I spent fifteen years working with Toyota in North American and Japan, and discovered first-hand one of the most powerful aspects of the company’s core strength: the shared assumption that I and every other employee was personally responsible for problem-solving with the scope of my job as part of my job. I now realize that this expectation was the basis of “the personal problem solving responsibility” culture in the company.
One example of this culture is the Toyota plant in Georgetown, Kentucky. The plant website reports that employees here submit an average of over 90,000 suggestions per year. That is an impressive number for a site with around 7,000 employees, 6,500 of whom are eligible to submit in the program (first-line supervisors and above are generally not.) But the really impressive thing is that over 95% of those suggestions are not just ideas for improvements. They are changes and countermeasures that have been implemented and confirmed as effective before they were submitted. And the vast majority of those 90,000 improvements addressed small problems that got in the way or caused waste in the employees’ daily work or work areas.
How does a company manage to produce such dramatic results? These numbers indicate a shared set of assumptions and values that looks for ways to improve existing practices. How can you, how can any company, create a problem solving organizational culture?
Let’s assume that you cannot command or delegate the shared responsibility to think that is apparent in the Kentucky Toyota plant (and others around the world.) This goes beyond the requirements of a job description. It must be created through the discretionary effort of every individual. This cannot be achieved, to use lean terminology, through “push” but through “pull.” The work environment needs to be one in which employees feel a “pull” to contribute to the common good and decide to respond to problems they see rather than “work-around” them.
I can suggest one route to achieve this, based on reflecting on my experience with Toyota. I worked and dealt with hundreds of Japanese managers, supervisors, co-ordinators and leaders while I was in Toyota and one thing that stands out to me is the consistency of their requests and questions to me:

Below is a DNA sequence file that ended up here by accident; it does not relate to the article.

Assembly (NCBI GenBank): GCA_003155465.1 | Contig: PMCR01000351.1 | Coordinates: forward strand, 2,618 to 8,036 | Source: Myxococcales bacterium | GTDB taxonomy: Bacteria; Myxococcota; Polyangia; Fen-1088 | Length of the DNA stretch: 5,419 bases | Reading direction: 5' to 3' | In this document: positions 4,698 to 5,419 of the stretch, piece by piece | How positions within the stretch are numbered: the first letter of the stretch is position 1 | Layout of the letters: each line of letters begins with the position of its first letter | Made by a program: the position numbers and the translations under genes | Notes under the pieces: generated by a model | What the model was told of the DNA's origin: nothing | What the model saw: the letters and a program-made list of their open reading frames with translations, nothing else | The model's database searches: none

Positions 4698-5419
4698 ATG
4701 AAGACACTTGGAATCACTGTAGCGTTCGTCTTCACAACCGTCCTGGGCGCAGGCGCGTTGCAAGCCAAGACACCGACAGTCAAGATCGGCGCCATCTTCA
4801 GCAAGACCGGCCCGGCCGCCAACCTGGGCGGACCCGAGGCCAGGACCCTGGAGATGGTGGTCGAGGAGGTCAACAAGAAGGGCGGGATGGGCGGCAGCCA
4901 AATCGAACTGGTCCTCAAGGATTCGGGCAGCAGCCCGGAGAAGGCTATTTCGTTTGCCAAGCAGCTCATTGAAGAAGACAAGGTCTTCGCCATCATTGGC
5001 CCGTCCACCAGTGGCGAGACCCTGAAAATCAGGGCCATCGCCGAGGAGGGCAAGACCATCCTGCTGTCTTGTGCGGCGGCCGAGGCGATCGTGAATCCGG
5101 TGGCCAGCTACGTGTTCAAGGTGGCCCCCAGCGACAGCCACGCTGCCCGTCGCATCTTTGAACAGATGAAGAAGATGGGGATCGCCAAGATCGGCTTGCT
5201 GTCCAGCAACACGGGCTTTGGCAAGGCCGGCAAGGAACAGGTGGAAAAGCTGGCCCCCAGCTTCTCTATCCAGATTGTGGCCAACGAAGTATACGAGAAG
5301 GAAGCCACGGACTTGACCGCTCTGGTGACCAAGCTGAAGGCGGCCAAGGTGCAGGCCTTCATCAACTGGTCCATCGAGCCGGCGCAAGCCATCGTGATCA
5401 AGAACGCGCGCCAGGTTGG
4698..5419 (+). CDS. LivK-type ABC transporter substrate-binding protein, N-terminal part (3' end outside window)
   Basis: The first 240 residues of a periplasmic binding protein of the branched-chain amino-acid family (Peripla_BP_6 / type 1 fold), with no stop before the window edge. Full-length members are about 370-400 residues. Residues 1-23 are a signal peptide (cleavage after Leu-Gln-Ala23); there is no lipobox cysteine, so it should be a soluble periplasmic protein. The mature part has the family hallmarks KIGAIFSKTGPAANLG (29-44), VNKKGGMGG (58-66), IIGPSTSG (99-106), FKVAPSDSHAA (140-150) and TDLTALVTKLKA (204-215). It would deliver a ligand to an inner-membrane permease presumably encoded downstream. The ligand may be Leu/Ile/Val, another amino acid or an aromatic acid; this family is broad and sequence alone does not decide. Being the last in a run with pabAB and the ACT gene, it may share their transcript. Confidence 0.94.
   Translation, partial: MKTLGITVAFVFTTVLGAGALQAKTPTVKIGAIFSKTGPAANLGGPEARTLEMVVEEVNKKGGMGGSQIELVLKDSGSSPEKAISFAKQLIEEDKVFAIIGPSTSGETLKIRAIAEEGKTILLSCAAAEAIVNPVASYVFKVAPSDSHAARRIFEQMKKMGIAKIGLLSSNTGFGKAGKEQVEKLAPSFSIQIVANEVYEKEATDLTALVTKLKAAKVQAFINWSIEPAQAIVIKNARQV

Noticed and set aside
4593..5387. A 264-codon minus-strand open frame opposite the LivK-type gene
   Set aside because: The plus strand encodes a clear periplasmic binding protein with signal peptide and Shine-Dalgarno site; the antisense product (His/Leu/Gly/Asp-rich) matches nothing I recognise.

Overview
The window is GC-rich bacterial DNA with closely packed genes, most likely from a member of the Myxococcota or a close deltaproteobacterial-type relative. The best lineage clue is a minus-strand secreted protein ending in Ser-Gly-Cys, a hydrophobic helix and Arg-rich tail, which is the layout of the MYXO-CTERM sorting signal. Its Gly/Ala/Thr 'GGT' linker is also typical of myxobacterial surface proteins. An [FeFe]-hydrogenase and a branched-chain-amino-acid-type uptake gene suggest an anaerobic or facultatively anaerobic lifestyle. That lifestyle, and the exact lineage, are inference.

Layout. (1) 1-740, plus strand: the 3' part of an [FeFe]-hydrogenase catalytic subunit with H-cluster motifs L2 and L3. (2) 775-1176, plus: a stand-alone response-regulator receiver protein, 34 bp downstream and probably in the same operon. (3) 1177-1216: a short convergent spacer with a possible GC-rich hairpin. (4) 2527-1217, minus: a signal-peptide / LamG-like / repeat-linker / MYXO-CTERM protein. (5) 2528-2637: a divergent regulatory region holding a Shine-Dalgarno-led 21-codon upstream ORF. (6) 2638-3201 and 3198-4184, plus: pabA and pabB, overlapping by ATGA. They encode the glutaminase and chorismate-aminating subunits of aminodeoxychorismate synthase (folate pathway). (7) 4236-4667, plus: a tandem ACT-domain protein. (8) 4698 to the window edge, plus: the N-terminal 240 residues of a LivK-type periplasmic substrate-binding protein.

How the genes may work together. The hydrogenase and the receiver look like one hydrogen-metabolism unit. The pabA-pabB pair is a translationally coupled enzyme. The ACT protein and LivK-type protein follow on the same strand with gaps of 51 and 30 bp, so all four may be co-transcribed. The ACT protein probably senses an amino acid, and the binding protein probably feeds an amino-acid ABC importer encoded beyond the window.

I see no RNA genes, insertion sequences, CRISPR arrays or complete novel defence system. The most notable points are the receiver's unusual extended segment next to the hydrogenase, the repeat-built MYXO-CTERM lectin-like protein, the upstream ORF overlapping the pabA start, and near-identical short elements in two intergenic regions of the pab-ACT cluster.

“David-san, please think about…”
“What exactly is the problem you are trying to solve?”
“What is actually happening?”
“How do you know that?”
“Why is it happening?”
“Why do you think that?”
The impact of these questions was both uncomfortable and profound. They made me stop and think. They made me think about what I was thinking and why I was thinking it. I had to step back from my observations, ideas and opinions and look at what they were based on. And the message behind the questions was powerful and personal: my job was to contribute as needed from the context of my role in the company. And it was my responsibility to think about how to do that, including figuring out how to deal with problems that came up as I tried to deliver. I knew that the problems that turned up as I tried to do my work were mine to solve or it was my responsibility to take initiative and seek help if they were beyond my scope.
Compare that sense of role and responsibility to the “work-around,” “not-my-job,” “nothing-I-can-do” attitudes that seem to dominate most companies. Do you wonder why those attitudes are so different from the expectation that all employees can and should be problem solvers?
Do you recognize some of the following underlying assumptions in the culture of your company, or the companies that you deal with? The belief that management makes the decisions. That managers should know the answers. That managers, engineers, and other specialists are the problem solvers; and that most employees don’t know enough or care enough to solve problems. That supervisors should break things down and delegate tasks not responsibilities. And finally, the most stifling of all: “Failure is not an option.”
The questions that result from these workplaces couldn’t contrast more with what I experienced. They run along the lines of: Who screwed this up? What the heck were you thinking? Don’t bring me a problem without a solution. If that’s your plan, then it had better work. Don’t give me details, just tell me when it’s fixed.
So, if you are a manager in a company that aspires to have a problem solving culture, what can you do? Here are two thoughts to consider:
First, bringing about the kind of culture change that is needed may not be a job for top-down, blanket solutions: this approach is in fact part of the thinking that put us where we are. To quote John Shook, “It’s easier to act your way to a new way of thinking than think you way to a new way of acting.”
Second, there are a couple of new ways of acting that can go a long way toward creating a problem solving culture in a company. First, when dealing with employees who you want to help develop a problem solving mindset, you must restrain the impulse to show what you know. You need to ask questions that you don’t think you already have the answers to. You can let your natural curiosity lead and try to learn what the employee knows.
In addition, you can take on the role as a manager or leader to create a safe zone where failure is allowed to happen and employees can experiment with improvements and countermeasures, and learn from the outcomes. That’s ultimately how we solve problems, and how we learn from problem solving.
These different ways of leading as a manager point toward a way of enacting culture change that could be called “Lead from the Middle.” Just think of the impact on business and operational performance if we could take the thinking and the effort that goes into workarounds and re-channel it into actually addressing and eliminating the problems employees encounter (and create!) as they are trying to do their jobs.